Thursday, 20 September 2007

Commit to Someone Else for a Change

Have you committed to someone to make the change you really want to make?

If you look back at some of the greater things you have achieved in the past you will probably noticed that they were for one of two reasons.

1. You were so incredibly passionate about it so that you didn't need any encouragement in following through on a daily basis.
2. You somehow felt as though you had made a commitment to someone else to achieve your goal and would feel as though you were letting them down if you did not follow through every day and achieve it.

Being passionate about something is an amazing way to achieve a goal you want. Sometimes, however, you may find yourself passionate about a goal, but not so passionate about how you can get there.

This is an instance where it is great to make a commitment to someone else to follow through everyday.

Say for example you want to massively improve your fitness. In order to do so you will have to start doing some form of exercise on almost a daily basis. Now you may be incredibly passionate about transforming your fitness, but hate getting up early in the morning to go for runs.

The solution to this challenging situation is to make the commitment to someone to go on those runs everyday. For example, make the commitment to your family or partner so that you can have more energy when you are with them.

Making a commitment like this works, because deep down you know that going for a run everyday is good for you, but you just don't like the actual process of running.

Another way of looking at making a commitment is that it tips the balance of your pleasure and pain associations in your favour. Before making the commitment you associate more pain to going on a run than pleasure, so you would probably not follow through with the goal you set yourself. However, after making the commitment you associate more pain to not following through, because by not going you will be letting other people down.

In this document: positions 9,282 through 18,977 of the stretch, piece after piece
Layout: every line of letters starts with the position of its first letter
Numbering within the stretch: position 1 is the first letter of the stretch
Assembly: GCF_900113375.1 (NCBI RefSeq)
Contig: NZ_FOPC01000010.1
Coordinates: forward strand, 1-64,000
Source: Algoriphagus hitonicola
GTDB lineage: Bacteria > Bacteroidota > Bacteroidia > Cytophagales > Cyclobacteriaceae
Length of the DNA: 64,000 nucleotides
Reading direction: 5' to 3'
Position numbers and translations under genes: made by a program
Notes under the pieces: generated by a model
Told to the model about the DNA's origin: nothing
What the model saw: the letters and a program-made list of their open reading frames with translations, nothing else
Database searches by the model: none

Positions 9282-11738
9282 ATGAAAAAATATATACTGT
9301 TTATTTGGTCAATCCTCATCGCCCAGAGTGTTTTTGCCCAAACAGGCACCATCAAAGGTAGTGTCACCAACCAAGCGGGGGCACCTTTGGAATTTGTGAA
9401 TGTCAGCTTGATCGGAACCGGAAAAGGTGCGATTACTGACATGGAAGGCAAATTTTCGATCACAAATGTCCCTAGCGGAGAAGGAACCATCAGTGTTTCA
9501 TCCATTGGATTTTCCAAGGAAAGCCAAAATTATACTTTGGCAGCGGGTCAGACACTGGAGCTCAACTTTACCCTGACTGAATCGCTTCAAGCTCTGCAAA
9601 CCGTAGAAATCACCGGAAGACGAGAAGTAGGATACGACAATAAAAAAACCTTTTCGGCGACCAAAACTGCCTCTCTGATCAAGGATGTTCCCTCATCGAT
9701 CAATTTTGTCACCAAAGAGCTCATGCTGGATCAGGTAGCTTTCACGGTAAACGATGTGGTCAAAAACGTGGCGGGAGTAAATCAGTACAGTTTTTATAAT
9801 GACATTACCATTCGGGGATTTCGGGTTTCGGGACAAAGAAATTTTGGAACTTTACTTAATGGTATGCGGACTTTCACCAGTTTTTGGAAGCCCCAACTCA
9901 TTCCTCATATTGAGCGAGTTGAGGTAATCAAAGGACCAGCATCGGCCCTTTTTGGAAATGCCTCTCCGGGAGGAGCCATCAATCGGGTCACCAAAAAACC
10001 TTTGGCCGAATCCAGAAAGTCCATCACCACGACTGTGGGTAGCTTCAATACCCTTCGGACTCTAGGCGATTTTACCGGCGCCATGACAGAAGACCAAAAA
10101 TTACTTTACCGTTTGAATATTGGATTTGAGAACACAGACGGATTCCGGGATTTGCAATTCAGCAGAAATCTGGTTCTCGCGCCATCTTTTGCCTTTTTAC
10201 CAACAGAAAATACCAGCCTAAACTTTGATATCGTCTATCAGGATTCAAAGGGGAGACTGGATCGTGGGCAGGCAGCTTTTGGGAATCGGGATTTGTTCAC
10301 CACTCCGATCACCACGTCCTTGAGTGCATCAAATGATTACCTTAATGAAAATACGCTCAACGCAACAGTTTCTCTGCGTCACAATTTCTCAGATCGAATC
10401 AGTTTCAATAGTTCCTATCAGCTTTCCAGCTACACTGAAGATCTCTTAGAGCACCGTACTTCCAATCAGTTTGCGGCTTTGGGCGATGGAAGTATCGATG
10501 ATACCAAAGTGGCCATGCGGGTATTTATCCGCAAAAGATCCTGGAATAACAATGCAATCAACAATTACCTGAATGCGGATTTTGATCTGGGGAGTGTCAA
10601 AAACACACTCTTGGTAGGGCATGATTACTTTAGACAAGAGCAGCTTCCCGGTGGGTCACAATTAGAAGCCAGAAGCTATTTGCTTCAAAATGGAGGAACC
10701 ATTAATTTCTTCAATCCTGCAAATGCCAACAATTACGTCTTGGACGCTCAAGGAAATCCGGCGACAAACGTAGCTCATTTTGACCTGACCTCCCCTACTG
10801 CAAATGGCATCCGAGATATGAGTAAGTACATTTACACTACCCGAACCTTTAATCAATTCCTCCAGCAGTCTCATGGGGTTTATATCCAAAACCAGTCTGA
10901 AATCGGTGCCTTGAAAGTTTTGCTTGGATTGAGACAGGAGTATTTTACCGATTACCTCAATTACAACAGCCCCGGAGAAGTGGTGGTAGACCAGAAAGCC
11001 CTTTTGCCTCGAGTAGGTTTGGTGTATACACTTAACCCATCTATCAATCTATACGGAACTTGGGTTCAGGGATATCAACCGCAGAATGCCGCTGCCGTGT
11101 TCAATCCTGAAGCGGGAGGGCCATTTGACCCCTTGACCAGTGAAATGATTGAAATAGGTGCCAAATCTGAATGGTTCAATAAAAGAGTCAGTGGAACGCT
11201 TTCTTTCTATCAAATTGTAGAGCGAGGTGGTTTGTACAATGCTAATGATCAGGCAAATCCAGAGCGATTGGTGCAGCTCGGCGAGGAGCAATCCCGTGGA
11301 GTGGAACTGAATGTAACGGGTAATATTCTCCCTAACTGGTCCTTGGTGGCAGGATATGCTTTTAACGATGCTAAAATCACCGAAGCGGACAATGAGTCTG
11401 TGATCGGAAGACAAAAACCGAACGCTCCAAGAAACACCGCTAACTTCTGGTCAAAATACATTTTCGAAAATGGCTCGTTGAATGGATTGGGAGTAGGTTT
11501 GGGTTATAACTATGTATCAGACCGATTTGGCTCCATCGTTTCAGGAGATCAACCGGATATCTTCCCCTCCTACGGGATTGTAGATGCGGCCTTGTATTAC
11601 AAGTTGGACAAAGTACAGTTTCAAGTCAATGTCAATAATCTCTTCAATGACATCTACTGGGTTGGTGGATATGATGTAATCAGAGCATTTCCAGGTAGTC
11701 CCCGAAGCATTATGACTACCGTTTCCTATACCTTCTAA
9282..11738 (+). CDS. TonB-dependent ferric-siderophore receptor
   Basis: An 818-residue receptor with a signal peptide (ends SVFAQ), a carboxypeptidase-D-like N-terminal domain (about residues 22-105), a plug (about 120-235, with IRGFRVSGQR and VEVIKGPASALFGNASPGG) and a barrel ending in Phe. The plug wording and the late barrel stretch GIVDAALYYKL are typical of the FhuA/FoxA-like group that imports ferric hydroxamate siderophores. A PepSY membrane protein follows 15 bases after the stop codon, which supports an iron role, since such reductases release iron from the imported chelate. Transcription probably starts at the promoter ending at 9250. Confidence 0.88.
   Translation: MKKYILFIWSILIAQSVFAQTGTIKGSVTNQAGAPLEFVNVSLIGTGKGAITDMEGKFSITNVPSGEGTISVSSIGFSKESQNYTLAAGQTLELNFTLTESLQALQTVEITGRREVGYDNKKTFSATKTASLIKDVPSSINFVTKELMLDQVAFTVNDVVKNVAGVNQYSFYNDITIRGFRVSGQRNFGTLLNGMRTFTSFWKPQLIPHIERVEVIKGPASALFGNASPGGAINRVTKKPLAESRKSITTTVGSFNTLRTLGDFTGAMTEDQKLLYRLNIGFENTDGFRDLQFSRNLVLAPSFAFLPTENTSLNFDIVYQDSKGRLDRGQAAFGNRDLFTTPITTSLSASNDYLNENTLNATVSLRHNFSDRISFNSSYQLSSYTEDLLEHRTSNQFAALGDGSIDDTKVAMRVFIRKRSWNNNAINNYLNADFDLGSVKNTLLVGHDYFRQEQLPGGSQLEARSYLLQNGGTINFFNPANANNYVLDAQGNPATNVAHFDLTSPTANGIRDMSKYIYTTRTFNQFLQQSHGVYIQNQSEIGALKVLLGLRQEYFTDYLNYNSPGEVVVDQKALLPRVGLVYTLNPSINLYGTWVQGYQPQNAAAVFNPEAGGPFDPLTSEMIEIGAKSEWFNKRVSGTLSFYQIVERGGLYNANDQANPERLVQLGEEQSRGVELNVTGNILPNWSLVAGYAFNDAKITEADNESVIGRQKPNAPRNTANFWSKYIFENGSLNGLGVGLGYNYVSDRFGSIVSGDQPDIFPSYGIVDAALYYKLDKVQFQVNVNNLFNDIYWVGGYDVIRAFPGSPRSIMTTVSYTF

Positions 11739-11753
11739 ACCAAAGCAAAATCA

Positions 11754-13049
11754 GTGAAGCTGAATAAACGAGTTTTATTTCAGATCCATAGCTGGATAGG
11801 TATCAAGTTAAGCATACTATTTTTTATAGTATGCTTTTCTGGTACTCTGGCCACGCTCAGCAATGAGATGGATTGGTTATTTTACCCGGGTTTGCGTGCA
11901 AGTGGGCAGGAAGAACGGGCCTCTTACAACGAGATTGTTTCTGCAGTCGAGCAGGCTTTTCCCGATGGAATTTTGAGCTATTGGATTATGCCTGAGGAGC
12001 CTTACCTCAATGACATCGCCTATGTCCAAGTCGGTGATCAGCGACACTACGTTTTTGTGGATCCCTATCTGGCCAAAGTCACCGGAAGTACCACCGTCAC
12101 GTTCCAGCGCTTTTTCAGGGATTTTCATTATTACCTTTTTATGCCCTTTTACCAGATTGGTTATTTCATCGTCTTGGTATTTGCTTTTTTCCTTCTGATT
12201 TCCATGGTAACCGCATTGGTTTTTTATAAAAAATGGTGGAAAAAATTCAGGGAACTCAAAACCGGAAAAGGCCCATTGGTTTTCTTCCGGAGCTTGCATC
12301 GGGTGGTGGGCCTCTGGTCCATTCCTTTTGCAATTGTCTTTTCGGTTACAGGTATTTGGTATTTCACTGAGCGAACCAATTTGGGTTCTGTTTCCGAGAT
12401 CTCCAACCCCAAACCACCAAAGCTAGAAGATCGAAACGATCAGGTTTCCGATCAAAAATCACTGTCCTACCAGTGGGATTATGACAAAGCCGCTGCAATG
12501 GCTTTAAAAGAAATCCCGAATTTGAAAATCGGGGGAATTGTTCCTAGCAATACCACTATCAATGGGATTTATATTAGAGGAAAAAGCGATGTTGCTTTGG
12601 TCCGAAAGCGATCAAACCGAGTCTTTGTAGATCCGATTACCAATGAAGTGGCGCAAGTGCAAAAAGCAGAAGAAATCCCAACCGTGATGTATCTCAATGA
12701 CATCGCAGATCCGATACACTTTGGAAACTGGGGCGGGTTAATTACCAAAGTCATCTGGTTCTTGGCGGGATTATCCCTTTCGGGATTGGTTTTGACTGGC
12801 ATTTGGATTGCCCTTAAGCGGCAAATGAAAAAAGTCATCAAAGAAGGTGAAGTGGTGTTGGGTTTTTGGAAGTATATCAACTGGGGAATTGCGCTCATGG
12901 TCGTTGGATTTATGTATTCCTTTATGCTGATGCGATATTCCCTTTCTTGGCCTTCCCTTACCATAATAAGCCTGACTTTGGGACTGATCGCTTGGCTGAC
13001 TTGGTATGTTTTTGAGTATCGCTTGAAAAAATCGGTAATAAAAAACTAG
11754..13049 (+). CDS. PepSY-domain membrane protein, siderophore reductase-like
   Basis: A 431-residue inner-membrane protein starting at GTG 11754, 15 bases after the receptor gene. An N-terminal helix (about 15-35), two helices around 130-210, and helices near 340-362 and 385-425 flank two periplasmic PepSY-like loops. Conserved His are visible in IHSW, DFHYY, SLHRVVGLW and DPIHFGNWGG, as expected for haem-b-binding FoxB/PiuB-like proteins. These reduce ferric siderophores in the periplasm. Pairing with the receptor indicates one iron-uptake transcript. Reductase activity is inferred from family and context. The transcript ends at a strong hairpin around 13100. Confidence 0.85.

One of the great things about making a commitment to someone is that the pressure gets you started on achieving your goals. After a few weeks or months of following through with your goals it starts to become second nature to do it and you no longer need the commitment. As you become more familiar with the process you will probably begin finding ways of enjoying it too.

Monday, 17 September 2007

The Incongruence of Symbols of Wealth

When is it right to purchase a luxury item or symbol of wealth (e.g. a sports car)? How do we know if the purchase of an item is really helping us or conditioning has attached incorrect associations to it?

One of the things that amazes me is how some people purchase luxury items to make themselves feel wealthy, but by doing so they end up significantly reducing their wealth by using a disproportionately large amount of their wealth to pay for it.

The level of advertising and programming that some of society is under has reached a point where people will increase their debt, i.e. take out a loan, to purchase something to make themselves feel more wealthy.